Nel corso dell'Ottocento vengono presentati richieste e progetti per la costruzione di un nuovo percorso più agevole, ma i lavori cominciarono solo nel 1914 sotto la direzione dell'ing. Giuseppe Carpenè. Con l'invasione seguita alla rotta di Caporetto, l'infrastruttura fu ultimata, tra marzo e giugno del 1918, dal genio militare austriaco per esigenze strategiche; fu un'impresa memorabile (per la quale fu fondamentale la manodopera locale) in quanto l'opera, che vide peraltro lo scavo di cinque gallerie, si concluse in tempi brevissimi: da qui il soprannome "strada dei 100 giorni"
The old road that leads to the pass from Tovena, that is, through the so-called Scala or San Boldo canal (Canal de San Boit in dialect), is of considerable historical importance. The original route dates back to Roman times and was flanked by lookout towers (the ruins of one from the Byzantine age remain). It was fundamental in the connections between the Treviso and Valbelluna: in addition to shepherds, merchants and pilgrims, it was traveled by raftsmen, the conductors of rafts that descended the Piave from the Belluno and Cadore areas and then returned by land.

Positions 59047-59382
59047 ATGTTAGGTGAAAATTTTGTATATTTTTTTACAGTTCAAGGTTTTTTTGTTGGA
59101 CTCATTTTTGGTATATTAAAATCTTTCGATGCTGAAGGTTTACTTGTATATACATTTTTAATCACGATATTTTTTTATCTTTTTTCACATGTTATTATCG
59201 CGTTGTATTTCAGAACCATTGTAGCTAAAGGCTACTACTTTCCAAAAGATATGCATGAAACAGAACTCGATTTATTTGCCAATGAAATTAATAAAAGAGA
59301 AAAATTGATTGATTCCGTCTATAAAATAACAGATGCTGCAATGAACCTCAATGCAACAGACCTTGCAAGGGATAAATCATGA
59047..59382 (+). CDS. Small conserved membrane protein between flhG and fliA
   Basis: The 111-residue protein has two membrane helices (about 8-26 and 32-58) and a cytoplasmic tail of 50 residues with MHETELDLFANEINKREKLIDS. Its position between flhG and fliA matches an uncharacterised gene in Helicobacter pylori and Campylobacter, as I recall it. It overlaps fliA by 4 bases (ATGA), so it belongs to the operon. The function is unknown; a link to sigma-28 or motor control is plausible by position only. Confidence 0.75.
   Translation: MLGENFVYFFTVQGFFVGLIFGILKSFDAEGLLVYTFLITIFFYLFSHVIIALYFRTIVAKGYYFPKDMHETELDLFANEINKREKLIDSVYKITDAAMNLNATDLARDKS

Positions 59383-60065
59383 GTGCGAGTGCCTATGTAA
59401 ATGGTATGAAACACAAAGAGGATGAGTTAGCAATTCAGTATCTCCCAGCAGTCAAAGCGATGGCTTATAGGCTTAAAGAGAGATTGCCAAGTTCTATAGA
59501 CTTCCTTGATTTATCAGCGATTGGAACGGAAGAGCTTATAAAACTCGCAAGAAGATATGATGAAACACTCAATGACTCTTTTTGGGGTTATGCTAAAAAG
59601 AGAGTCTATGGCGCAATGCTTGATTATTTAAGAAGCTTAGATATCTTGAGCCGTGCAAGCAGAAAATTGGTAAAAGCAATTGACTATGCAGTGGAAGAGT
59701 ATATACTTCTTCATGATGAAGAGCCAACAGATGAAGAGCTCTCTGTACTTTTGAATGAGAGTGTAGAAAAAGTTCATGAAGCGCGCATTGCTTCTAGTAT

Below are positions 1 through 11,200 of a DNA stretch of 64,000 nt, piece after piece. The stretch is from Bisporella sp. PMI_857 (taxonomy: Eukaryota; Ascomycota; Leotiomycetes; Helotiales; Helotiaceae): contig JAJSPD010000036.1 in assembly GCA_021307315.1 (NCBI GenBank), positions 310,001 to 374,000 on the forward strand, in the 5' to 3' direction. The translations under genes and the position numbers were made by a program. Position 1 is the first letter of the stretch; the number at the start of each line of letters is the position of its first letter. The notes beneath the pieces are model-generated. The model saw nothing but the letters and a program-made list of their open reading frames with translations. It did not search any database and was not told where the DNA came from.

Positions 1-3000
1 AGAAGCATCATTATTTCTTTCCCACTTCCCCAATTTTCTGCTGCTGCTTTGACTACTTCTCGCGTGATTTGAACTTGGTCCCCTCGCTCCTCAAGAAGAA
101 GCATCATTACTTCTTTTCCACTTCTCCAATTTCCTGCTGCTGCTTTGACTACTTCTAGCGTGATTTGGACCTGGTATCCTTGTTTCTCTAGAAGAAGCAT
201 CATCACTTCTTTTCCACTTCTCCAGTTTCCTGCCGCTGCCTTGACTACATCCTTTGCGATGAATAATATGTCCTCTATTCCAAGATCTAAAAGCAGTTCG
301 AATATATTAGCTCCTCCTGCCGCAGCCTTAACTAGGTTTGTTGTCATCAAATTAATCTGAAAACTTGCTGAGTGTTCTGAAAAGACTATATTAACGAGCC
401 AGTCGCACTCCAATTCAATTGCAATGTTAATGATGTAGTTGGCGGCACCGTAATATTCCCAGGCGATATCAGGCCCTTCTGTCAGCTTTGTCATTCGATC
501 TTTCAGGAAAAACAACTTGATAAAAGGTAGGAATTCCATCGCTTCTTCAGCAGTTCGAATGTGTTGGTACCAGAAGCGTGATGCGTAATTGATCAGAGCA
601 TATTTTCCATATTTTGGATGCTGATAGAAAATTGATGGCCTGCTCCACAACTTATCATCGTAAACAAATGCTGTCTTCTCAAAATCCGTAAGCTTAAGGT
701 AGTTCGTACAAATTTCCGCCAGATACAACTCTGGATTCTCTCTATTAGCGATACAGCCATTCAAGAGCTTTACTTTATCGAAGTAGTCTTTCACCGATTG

During the nineteenth century requests and projects were presented for the construction of a new easier route, but the works began only in 1914 under the direction of Eng. Giuseppe Carpenè. With the invasion that followed the Caporetto route, the infrastructure was completed, between March and June 1918, by the Austrian military genius for strategic reasons; it was a memorable undertaking (for which the local labor was fundamental) as the work, which also saw the excavation of five tunnels, was completed in a very short time: hence the nickname "road of 100 days"
Frank Gilbert Cook was my grandfather's brother. He was an aviator during the war and died of wounds received in combat in June 1918.
I recently entered this image in a competition and the judge said he couldn't see a connection between the aviator's certificate and the medals. Duh? I sometimes wonder which planet these judges come from.